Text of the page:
• Do not eliminate carbs, but eat them sparingly
  • Fat is fine, your brain needs it to function
  • Do not drink right before, during, or right after eating—but consume at least 30 ounces of plain water per day
  • Eat between 1150 to 1300 calories a day
  • Track meal portions, calories, protein, and carbs every time I eat
  • Weigh-in only once per month, not once per week as I used to

I am still on the fence as to whether or not allowing myself one “cheat day” each week would be mentally and emotionally beneficial, or do more harm than good.  On the one hand, it would allow me to relax the mental and emotional “muscles” that I keep clenched when I expend the sort of energy required for me to engage in better eating habits.  But on the other, I fear that even one day off from those habits might make it easier for me to slip back into the bad habits.

I have a lot of complex emotional baggage when it comes to food.  Slogging through it can be downright impossible sometimes.  It’s easy to just give up control and succumb to the addition.

But I’m tired of feeling hopeless and helpless.  The inner fire that ignited after I had bariatric surgery, when I began losing weight and feeling better, might have gone out.  But my old weight loss motivations are still striking sparks inside my heart, and I think I’m beginning to once again source scraps of tinder within my will.  Even as I’m terrified that I’ll fail again, I pull from other sources within myself my general attitude of, “Nothing ventured, nothing gained” and find that I am meekly, cautiously willing to try again to build a bonfire.

But baby steps.  I need to remind myself that it’s ok to go slowly.  It’s ok to make mistakes.  It’s ok to not be perfect.  And that no, this will not be fun.  It’s going to suck ass.  But I’ll dangle my whys in front of my psyche like candy and see if that helps.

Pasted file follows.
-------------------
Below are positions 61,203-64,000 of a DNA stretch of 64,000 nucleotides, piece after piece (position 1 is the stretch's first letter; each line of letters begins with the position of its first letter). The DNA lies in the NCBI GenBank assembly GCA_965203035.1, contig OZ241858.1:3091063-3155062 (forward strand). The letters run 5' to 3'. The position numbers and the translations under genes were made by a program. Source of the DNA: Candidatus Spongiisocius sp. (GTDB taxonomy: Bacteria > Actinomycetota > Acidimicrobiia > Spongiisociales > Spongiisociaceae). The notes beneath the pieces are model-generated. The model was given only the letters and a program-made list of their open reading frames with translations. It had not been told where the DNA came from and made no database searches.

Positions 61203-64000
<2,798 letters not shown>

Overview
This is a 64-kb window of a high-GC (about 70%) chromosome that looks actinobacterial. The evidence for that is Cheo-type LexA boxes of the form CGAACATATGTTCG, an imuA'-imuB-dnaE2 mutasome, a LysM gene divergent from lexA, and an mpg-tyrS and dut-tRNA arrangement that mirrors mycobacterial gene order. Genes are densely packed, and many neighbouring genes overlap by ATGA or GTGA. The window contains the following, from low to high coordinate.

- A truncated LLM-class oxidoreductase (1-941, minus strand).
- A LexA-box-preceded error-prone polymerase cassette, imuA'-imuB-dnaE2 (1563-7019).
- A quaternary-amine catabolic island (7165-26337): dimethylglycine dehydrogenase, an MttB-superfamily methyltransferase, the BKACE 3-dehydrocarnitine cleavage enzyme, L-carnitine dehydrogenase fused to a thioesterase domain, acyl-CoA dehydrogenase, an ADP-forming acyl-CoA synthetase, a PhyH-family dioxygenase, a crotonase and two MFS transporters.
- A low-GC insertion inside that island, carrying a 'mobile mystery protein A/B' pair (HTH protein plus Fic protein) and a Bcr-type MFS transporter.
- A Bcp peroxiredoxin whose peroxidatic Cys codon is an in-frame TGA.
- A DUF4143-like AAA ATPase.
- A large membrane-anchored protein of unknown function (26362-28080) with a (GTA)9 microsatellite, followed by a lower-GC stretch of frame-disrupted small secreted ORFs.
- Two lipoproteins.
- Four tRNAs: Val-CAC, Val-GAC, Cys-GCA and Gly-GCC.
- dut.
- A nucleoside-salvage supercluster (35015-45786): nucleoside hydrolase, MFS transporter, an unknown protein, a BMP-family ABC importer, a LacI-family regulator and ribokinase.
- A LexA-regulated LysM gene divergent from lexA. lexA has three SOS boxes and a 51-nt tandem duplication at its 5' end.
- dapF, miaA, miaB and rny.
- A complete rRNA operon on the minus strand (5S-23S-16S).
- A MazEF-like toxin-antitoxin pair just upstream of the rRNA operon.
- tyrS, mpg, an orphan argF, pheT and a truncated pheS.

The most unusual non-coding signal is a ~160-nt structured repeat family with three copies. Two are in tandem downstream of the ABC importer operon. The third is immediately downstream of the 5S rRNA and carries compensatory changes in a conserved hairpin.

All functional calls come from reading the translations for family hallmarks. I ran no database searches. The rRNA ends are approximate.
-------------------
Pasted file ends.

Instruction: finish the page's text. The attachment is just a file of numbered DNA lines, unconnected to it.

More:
So, first goal: Lose 10 pounds by January 1st 2018.

Advertisements

Determining it’s Time for an Adjustment

Everyone’s body is different. Some people have ridiculously high metabolisms—they can eat well over the suggested 2,000 calorie daily limit and not gain an ounce. Some people do just fine with that 2,000 daily limit. With that number and a reasonable amount of physical activity, they maintain a healthy weight and/or comfortable weight for their body type and personal preferences.

Then there’s me. When I eat around 2,000 calories a day, I gain weight. My body doesn’t seem to want to lose weight until I’m eating around 1,200 calories a day. Before surgery, there was no way in hell I could have eaten that little every day. Eating disorder aside, I would have been too physically hungry to maintain those portion sizes.

In the last few months, I’ve had between 1,700 and 2,200 calories a day, on average, give or take. And now I’m back over 180 pounds. Some of my clothes are beginning to fit poorly. I’ve noticed that going up stairs and just general movement is becoming less comfortable or me, and more awkward. As my husband said the other day, I was walking in a straight line, there just happened to be a wall in the way of the route of that straight line…